One of the best ways to help revitalize neighborhoods is the tell the stories of the people that live there, along with the places that they frequent. That’s why the Buffalo Federation of Neighborhood Centers (BFNC) – founded from the Settlement House Movement in the 1890’s – has set out to conduct a series of interviews with people who live and work in the Fruit Belt, on Buffalo’s East Side. The compilation of interviews is considered “raw and real” conversations with the residents who live and/or work in the historic neighborhood.
The hope is, that by telling these stories in a candid manner, people will get a better understanding of the Fruit Belt, which is often times misunderstood by those who are not intimately familiar with the goings on of the neighborhood. For over 100 years, BFNC has been helping to watch over neighbors and families in the Fruit Belt. Now, the non-profit organization is telling the stories of the people that it has lent a helping hand to. What started off as a mission to help immigrants rise up from levels of poverty, has now become an effort to “enrich lives and empower residents to develop their own path to success.”
Season One of Neighborhood Fruits contains seven episodes; each one detailing BFNC’s social services such as care coordination, housing, social rehabilitation or activities, fiscal management and other wrap-around ‘quality of life’ services.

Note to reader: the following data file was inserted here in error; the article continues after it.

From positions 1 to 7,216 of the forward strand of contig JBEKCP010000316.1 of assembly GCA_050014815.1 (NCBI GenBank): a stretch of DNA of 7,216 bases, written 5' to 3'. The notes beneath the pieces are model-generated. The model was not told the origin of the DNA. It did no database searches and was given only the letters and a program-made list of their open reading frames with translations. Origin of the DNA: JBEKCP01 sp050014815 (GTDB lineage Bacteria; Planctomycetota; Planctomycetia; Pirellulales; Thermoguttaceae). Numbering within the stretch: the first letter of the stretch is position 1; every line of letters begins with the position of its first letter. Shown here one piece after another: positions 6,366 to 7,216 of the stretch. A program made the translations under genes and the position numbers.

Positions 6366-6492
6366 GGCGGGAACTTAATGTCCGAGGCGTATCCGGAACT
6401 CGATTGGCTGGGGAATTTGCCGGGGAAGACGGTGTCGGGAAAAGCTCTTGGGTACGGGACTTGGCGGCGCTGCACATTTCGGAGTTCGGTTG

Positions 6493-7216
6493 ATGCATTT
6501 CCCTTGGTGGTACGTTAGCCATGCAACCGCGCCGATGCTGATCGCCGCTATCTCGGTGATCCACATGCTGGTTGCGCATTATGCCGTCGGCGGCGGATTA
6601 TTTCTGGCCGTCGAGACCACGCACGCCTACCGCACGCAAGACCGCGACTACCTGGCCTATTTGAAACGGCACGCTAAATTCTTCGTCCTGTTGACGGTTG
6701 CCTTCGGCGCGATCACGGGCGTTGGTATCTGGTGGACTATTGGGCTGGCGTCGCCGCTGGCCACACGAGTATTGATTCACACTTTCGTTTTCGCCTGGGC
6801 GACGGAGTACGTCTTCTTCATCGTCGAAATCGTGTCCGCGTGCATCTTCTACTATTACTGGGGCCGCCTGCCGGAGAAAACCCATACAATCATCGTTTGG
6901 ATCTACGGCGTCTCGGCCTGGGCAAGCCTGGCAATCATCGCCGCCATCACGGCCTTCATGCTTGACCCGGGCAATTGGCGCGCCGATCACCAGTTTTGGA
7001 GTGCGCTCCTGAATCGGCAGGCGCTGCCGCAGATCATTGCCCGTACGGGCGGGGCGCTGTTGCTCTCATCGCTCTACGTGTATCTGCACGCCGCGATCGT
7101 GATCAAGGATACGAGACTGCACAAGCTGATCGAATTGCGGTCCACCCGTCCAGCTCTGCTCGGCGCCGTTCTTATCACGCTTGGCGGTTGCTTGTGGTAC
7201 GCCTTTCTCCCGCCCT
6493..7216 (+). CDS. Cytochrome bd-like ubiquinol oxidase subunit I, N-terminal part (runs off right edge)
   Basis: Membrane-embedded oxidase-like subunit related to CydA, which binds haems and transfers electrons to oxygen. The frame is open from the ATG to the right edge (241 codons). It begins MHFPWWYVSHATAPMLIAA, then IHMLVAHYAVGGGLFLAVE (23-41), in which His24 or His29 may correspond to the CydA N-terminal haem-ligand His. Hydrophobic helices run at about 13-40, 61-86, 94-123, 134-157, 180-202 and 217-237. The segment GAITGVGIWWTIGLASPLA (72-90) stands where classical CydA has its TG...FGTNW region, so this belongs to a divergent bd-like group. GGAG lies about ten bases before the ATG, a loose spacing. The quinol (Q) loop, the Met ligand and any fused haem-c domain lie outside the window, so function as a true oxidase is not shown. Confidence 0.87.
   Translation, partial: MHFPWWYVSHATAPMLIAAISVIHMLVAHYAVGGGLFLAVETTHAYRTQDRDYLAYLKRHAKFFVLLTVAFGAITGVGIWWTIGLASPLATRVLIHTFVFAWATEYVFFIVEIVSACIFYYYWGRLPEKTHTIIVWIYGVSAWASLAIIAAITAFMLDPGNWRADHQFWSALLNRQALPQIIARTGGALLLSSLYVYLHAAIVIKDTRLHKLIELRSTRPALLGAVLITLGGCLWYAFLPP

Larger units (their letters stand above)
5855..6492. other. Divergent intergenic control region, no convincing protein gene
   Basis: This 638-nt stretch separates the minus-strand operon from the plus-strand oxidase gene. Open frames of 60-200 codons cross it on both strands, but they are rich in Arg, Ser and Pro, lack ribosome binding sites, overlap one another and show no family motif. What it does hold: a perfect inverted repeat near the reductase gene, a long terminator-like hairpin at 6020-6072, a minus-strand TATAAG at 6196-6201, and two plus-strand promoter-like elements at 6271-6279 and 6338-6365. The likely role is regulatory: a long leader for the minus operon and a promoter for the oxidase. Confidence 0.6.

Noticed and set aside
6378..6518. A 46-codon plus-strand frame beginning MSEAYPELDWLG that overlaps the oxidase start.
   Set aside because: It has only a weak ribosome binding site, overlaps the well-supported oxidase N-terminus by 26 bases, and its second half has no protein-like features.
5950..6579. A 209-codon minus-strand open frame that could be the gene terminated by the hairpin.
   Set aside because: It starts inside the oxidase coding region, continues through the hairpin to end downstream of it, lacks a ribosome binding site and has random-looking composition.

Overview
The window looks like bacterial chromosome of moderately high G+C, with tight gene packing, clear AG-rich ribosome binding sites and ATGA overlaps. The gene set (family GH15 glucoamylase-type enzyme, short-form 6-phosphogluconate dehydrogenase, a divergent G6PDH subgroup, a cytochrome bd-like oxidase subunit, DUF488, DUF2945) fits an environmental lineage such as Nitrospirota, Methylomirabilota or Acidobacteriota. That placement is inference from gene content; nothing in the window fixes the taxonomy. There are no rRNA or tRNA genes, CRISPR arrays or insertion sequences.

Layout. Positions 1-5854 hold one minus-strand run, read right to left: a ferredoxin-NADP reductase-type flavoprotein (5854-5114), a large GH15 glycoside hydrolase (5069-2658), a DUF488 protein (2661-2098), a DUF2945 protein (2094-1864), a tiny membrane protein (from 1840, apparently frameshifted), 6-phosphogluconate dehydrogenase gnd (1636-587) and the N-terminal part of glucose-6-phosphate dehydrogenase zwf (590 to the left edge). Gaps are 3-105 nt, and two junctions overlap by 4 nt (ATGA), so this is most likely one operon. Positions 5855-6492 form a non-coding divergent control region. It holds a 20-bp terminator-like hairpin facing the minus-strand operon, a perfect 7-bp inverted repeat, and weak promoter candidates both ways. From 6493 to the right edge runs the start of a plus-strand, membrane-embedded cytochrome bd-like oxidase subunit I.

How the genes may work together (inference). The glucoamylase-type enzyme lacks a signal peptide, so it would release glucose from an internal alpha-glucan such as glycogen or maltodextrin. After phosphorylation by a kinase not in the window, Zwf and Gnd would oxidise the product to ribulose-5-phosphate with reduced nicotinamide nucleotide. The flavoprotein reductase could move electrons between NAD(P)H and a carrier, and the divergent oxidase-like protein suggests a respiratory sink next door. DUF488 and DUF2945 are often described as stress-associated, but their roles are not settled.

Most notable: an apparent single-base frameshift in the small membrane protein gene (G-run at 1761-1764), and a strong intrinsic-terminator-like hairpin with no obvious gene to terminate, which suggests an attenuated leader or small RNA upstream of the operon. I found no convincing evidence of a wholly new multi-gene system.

The Neighborhood Fruits video series was inspired by the popular “Humans of New York” photoblog turned video series. BFNC’s administrative offices are located in the Fruit Belt (known as the Neighborhood House), which was also the inspiration behind creating the Buffalo version of the video series.
“People who live in the Fruit Belt may know what the Neighborhood House is and what goes on inside of it, but what about employees of the Medical Campus or those looking to make the Fruit Belt their home? ‘Neighborhood Fruits’ is the perfect platform to provide a brief but interesting look into the longstanding history of the BFNC organization,” stated Chandra Redfern, BFNC Deputy Director.
“The BFNC has been around for over 100 years. As we transition into current times, and essentially, a new century, we felt that we needed a digital platform to help tell our story of impact and history. We want the Buffalo area to know that our services are available. Our goal is to uplift and assist with ‘quality of life’ goals so that individuals may establish their own path to independence,” stated Ricardo I. Herrera, BFNC Executive Director.
BFNC Presents “Neighborhood Fruits” was created by Jackson Parker Communications, LLC. Learn more about the agency at www.bfnc.org.